Shame and the Ruin of the Aristocracy

The enigmatic core of one’s self. The process of self-discovery. The aristocracy held the power and the privilege to these matters because they invented the grounds by which these adventures took place. But there is no utopia of self-discovery, even at the top. And despite having a privileged access point to the very question, or possibility of self-discovery, some of the lucky ones in the aristocracy became aware of the contingent nature of such hazardous processes. André Gide once wrote that to be interested in one’s singularity is the “luck of the aristocracy.” We’re all paying the price for the lucky ones now.

The meaning of ‘luck of the aristocracy’ should be understood in two ways: firstly, it was only the aristocracy who were able to pursue such means of discovery, and secondly, what they discovered resulted in an entire collapse of their world. This is because confronting the enigmatic core of the self results in the collapse of the very consistency of the enigmatic thing at the core of what makes you a singular self. This is also why the singular self is never realized through self-help and wisdom discourses that seek to apply some knowledge or practice that is universal about the self to an unruly inner-core that is impervious to all universality.

One of the things that Lacan pointed out was that there is a larger civilizational shift in our time regarding nobility. He argued, quite rightly, that nobility is dead. The aristocratic virtue that allowed for the luck of the aristocracy to locate the enigmatic core of the S1 is what Lacan called the master signifier and he claimed that it no longer exists in a strong enough way for the subject to draw upon for his or her self esteem. In what Lacan called the capitalist discourse, the subject no longer has a master signifier because the unit of the master signifier or S1 is converted into value — or it is attempted to be converted into something quantifiable — but the master signifier can never be quantified.

The aristocracy had hegemony over the S1 or master signifier (enigmatic core), even though it found its ruin there. Tragedy, heroism, honor etc. are inventions of this aristocratic confrontation with the S1. This ruin of the S1 is intimately tied to what it used to mean to be a hero as the hero persists in the face of what the S1 presents. Oedipus and King Lear are two anti-heroes in that they deny all pretense to the social goods of their fate and strongly identify with the truth of what the S1 (fate) represented.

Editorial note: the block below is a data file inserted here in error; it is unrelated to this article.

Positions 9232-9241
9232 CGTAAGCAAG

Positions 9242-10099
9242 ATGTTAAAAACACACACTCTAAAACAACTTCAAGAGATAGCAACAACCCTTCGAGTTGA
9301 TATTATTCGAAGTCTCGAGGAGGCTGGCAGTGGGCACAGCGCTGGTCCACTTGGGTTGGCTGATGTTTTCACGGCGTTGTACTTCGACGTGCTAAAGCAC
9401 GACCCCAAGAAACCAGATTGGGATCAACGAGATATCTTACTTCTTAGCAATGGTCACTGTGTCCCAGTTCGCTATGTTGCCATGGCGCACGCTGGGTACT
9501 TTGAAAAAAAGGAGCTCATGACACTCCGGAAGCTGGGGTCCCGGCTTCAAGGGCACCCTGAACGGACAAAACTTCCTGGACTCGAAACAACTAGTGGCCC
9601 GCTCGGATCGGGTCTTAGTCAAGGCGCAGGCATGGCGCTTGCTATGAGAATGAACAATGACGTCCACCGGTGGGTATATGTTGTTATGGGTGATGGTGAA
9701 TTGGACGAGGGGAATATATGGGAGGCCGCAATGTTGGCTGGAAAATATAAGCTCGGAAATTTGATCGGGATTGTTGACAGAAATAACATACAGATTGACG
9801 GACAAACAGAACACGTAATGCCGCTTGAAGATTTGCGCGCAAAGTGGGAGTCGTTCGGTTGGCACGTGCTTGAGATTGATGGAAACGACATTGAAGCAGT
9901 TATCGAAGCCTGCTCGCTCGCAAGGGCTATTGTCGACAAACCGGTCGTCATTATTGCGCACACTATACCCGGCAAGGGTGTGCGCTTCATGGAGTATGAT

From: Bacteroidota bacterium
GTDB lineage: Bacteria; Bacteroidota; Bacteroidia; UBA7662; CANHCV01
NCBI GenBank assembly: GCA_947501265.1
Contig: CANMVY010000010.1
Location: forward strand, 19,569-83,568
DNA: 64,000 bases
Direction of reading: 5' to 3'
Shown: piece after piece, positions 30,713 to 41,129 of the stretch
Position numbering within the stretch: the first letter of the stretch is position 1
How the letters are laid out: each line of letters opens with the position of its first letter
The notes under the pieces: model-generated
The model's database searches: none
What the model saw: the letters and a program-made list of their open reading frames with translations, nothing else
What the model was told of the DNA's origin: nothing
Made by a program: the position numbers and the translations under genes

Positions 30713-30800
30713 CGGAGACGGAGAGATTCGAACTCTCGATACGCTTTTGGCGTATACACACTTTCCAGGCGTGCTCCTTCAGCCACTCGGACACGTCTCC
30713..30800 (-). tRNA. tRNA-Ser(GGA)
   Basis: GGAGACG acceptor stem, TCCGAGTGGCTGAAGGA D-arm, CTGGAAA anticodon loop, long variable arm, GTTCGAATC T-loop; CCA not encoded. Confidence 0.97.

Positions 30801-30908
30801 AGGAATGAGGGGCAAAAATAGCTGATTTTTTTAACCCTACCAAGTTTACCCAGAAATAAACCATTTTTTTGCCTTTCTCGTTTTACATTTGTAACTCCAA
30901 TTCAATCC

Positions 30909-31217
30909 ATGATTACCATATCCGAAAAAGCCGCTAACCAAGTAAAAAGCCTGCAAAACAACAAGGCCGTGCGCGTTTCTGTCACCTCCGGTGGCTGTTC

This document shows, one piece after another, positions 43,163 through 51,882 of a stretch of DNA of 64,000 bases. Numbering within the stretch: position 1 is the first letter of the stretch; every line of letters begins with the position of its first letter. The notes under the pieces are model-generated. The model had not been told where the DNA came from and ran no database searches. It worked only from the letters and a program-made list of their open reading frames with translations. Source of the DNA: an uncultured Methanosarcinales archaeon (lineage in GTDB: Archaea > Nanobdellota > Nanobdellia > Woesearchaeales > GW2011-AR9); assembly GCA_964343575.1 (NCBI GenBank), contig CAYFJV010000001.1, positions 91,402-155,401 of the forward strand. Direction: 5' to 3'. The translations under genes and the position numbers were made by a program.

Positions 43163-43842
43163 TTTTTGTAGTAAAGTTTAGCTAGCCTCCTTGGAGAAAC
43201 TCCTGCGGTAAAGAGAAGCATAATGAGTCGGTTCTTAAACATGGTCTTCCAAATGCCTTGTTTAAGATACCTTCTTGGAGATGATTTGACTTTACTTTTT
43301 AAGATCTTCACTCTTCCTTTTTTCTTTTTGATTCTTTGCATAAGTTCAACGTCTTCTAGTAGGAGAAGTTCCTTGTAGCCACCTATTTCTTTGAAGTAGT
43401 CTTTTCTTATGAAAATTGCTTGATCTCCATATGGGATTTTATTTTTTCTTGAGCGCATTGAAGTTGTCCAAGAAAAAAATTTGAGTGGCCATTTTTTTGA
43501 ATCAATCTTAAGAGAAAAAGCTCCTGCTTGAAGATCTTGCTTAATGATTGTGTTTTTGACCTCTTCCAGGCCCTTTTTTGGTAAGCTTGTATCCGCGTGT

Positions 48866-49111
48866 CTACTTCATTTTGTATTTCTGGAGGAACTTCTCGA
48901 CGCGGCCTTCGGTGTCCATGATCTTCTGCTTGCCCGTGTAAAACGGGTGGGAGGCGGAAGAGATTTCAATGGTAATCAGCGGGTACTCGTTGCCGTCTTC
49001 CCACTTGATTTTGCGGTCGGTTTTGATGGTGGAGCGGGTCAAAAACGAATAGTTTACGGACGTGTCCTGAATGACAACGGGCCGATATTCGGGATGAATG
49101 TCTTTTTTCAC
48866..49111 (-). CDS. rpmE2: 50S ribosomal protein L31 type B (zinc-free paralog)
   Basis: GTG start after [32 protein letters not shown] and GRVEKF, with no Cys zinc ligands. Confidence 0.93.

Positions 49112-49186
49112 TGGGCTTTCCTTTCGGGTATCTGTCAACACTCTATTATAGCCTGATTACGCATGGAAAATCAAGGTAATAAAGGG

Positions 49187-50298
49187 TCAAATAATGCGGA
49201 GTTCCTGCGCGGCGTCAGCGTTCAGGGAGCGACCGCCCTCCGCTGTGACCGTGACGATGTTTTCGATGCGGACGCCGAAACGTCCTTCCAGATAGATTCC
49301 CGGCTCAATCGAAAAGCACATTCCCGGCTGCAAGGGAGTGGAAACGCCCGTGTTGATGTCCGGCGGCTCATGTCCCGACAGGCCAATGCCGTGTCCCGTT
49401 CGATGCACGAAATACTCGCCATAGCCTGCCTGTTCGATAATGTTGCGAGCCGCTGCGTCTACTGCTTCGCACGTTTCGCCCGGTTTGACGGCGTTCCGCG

Shame and the S1

Lacan’s conception of the capitalist subject was initially based on the same idea that we often have of the modern capitalist: frugal, puritan, more concerned with accumulating and sacrifice than with enjoying, spending and consuming. But Lacan noticed that the very capitalist discourse was undergoing a change in his time and this was a shift that had to do with a changed relation to the S1, and at the level of affect. The waning of the potency/consistency of the S1 means that shame is dead.

In his seminars on The Other Side of Psychoanalysis, shame is related to an Other prior to the one that judges. Shame is connected to a primordial other that sees or lets be seen. As a framework, Jacques-Alain Miller, a great Lacanian thinker says that guilt should be understood as relating to desire, while shame is related to jouissance, or enjoyment. So shame is an affect that Miller says “touches on that which is most intimate in the subject.”

When Lacan says that there is no longer any shame what he means is that “we are at a time of an eclipse of the Other’s gaze as the bearer of shame” (15). The Other enjoys with you – a new phase of capitalist discourse arises. A gaze that carries no shame is there but it causes a certain depression. It is you as subject and not as other that is looking because you are not wrapped up in the other’s discourse.

This enigmatic core of the self is what is called the master signifier, or the S1. For Lacan, a place where shame has disappeared means that aristocracy is justified because desire is bound up with the secret of nobility. It is the fact that your master signifier is contingent (21).

This means that we can now freely participate in the mutual pleasure that comes with the disappearance of the S1, but we pay the price of not discovering it and we are then faced with the challenge of how to bring back a minimal level of shame in order to continue to be singular beings. Singularity, according to this logic, thus requires the elevation of shame. Otherwise the entire edifice of honesty would erode. As Miller writes:

“The honest person is evidently one who has already renounced honor, renounced its emblem, and who would like it to be the case that shame did not exist – one who enrobes and veils the real of which this shame is the affect” (Miller, 2006: pg. 25).

An ethical project of psychoanalysis today might be to gauge the extent to which reinstating the agency of the S1 — so that we do not have to mention shame any longer — is possible. Today, we experience a situation where we have no shame in enjoying openly because the other that used to serve as the guardian of the S1 enjoys along with us. What this tells us is that we enjoy the luck of the aristocracy, a voyeuristic luck that never quite delivers us to the point where we reach ruin. An ethics of proper ruin is in order.

To read more on the strange affect of shame, see Jacques-Alain Miller's essay, On Shame" in the text, Reflections on Seminar XVII: Jacques Lacan and the Other Side of Psychoanalysis edited by Justin Clemens and Russell Grigg, 2006.

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